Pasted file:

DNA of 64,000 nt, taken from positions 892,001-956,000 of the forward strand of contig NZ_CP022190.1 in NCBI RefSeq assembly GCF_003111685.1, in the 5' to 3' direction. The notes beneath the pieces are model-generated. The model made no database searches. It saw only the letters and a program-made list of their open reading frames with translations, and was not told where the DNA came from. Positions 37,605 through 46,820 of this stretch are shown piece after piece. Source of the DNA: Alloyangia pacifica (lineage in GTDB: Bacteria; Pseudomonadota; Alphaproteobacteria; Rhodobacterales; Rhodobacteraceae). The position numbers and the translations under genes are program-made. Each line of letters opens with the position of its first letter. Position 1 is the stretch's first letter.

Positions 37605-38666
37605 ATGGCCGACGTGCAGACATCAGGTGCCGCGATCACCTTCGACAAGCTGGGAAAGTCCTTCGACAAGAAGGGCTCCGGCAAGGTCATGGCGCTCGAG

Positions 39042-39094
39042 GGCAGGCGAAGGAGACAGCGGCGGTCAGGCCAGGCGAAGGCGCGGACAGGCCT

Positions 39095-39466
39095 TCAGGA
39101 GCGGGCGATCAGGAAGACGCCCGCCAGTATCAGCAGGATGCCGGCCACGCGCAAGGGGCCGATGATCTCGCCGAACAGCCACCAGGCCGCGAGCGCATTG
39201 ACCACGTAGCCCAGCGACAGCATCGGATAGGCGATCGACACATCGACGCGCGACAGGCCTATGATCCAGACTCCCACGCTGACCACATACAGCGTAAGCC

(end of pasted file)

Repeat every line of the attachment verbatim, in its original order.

DNA of 64,000 nt, taken from positions 892,001-956,000 of the forward strand of contig NZ_CP022190.1 in NCBI RefSeq assembly GCF_003111685.1, in the 5' to 3' direction. The notes beneath the pieces are model-generated. The model made no database searches. It saw only the letters and a program-made list of their open reading frames with translations, and was not told where the DNA came from. Positions 37,605 through 46,820 of this stretch are shown piece after piece. Source of the DNA: Alloyangia pacifica (lineage in GTDB: Bacteria; Pseudomonadota; Alphaproteobacteria; Rhodobacterales; Rhodobacteraceae). The position numbers and the translations under genes are program-made. Each line of letters opens with the position of its first letter. Position 1 is the stretch's first letter.

Positions 37605-38666
37605 ATGGCCGACGTGCAGACATCAGGTGCCGCGATCACCTTCGACAAGCTGGGAAAGTCCTTCGACAAGAAGGGCTCCGGCAAGGTCATGGCGCTCGAG

Positions 39042-39094
39042 GGCAGGCGAAGGAGACAGCGGCGGTCAGGCCAGGCGAAGGCGCGGACAGGCCT

Positions 39095-39466
39095 TCAGGA
39101 GCGGGCGATCAGGAAGACGCCCGCCAGTATCAGCAGGATGCCGGCCACGCGCAAGGGGCCGATGATCTCGCCGAACAGCCACCAGGCCGCGAGCGCATTG
39201 ACCACGTAGCCCAGCGACAGCATCGGATAGGCGATCGACACATCGACGCGCGACAGGCCTATGATCCAGACTCCCACGCTGACCACATACAGCGTAAGCC